WASILLA, Alaska (KTUU) – As graduating seniors in the Matanuska-Susitna Borough School District start winding down their high school careers, it’s time to start thinking about the next step and how much it will cost.
Whether it’s a first semester at college, continuing education, or a vocational training program, there are resources — a lot of them — available for financial assistance.
“Students really need to start thinking about how they’re going to pay for college six to nine months before they start,” Mat-Su College Public Relations and Communications Specialist Nick McDermott said.
A number of Valley-based organizations such as the Mat-Su Health Foundation, Matanuska Electric Association, MTA Foundation, and the Alaska State Fair have opened up application windows for varying scholarship opportunities.
Elizabeth Ripley, the CEO and President of the Mat-Su Health Foundation said there is over $2 million up for grabs for individuals looking to pursue a career in health care.
“We have very robust scholarships, up to $7,000, for Mat-Su residents who are working in Mat-Su and want to pursue a career in health care here in our community,” Ripley said.
The foundation offers two types of scholarships, academic and vocational, that allows students to attend a school or training program with a commitment to come back to the Valley to work once their education or certificate is completed. According to Ripley, healthcare is the fastest-growing sector in the borough’s economy, and the industry is facing shortages.
“We can’t even replace the nurses set to retire at Mat-Su Regional,” Ripley stated.
Last year, the foundation awarded 363 scholarships totaling over $1.8 million.
Individuals don’t need to go into healthcare to take advantage of other opportunities. Matanuska Electric Association (MEA) also has a scholarship program that, in part, uses unclaimed credits to fund. According to MEA spokesperson Jennifer Castro, the only requirement is that applicants be an association member or a dependent of a member.
“As an electric co-op we were community built and lead, and so a part of our community is our students and education and we want to make sure that we’re investing in a safe and educated workforce in the future,” Castro said.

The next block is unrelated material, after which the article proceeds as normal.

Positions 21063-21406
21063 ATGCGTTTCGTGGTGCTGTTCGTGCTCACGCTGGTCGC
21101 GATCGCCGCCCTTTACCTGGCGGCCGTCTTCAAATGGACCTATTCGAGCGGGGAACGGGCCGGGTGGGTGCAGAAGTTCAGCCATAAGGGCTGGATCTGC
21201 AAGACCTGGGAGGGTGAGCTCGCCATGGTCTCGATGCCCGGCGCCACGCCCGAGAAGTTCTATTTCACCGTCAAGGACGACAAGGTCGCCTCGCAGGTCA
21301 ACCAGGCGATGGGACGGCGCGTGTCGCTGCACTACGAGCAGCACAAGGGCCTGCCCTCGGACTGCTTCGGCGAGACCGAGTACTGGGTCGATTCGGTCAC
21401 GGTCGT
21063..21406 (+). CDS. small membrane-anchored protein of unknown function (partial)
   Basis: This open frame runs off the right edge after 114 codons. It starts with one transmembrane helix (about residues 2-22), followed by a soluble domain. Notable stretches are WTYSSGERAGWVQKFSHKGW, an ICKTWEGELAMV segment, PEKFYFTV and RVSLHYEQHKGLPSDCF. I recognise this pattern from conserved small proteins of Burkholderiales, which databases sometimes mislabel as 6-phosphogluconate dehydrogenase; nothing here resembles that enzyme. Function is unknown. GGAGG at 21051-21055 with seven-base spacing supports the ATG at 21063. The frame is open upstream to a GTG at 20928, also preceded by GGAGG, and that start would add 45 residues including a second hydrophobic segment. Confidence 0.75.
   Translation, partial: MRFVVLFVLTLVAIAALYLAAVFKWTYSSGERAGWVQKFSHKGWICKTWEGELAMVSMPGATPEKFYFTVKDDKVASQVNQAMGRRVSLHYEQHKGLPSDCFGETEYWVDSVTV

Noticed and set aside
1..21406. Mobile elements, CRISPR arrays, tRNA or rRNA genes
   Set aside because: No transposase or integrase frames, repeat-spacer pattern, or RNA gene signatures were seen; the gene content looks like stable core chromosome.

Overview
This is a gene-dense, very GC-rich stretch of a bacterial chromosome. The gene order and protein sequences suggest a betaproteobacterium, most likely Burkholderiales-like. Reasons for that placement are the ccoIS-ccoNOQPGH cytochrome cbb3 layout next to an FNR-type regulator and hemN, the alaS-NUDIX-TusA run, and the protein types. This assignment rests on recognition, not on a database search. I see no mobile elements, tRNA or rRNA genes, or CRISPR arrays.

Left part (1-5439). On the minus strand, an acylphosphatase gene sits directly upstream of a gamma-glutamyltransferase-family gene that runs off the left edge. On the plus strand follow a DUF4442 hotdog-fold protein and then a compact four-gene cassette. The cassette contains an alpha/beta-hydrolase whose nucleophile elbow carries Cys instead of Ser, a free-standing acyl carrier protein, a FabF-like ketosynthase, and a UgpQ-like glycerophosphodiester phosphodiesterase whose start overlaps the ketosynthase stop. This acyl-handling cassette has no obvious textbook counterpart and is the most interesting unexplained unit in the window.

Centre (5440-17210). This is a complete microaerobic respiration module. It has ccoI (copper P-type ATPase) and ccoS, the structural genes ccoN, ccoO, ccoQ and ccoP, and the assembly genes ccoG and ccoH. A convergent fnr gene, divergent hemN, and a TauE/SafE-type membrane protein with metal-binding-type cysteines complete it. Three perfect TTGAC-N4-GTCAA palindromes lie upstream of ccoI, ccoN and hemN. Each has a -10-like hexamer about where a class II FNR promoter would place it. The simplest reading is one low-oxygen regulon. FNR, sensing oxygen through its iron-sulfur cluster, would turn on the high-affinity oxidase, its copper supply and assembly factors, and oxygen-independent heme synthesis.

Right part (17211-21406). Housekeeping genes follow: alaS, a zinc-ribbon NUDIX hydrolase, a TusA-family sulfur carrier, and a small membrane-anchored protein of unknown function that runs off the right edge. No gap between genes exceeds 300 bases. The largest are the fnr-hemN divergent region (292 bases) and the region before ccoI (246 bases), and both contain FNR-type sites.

MEA has eight scholarships on the table for students interested in applying, totaling $25,000. The association awards money to first-time college students, returning students, and students participating in vocational programs that lead to a degree or certification.
“We would especially love to see more scholarship applications for the vocational school and training because not a lot of scholarship programs offer that,” Castro stated.
According to Castro, the company only receives about 80 applications each year.
According to McDermott at Mat-Su College, borough organizations have ample amounts of financial assistance opportunities that oftentimes go unclaimed.
“One of the things we find so often is not all of the scholarship opportunities get used,” McDermott stated. “There’s piles of money waiting for people to come to apply for it every semester.”
Many of these application periods end soon, so individuals are encouraged to apply sooner rather than later.
Mat-Su College is hosting a financial aid resource fair on Saturday, Feb. 4 from 10 a.m. to 3 p.m. for Valley residents interested in learning more about scholarship opportunities. The fair will be free of charge and take place on campus in Palmer.
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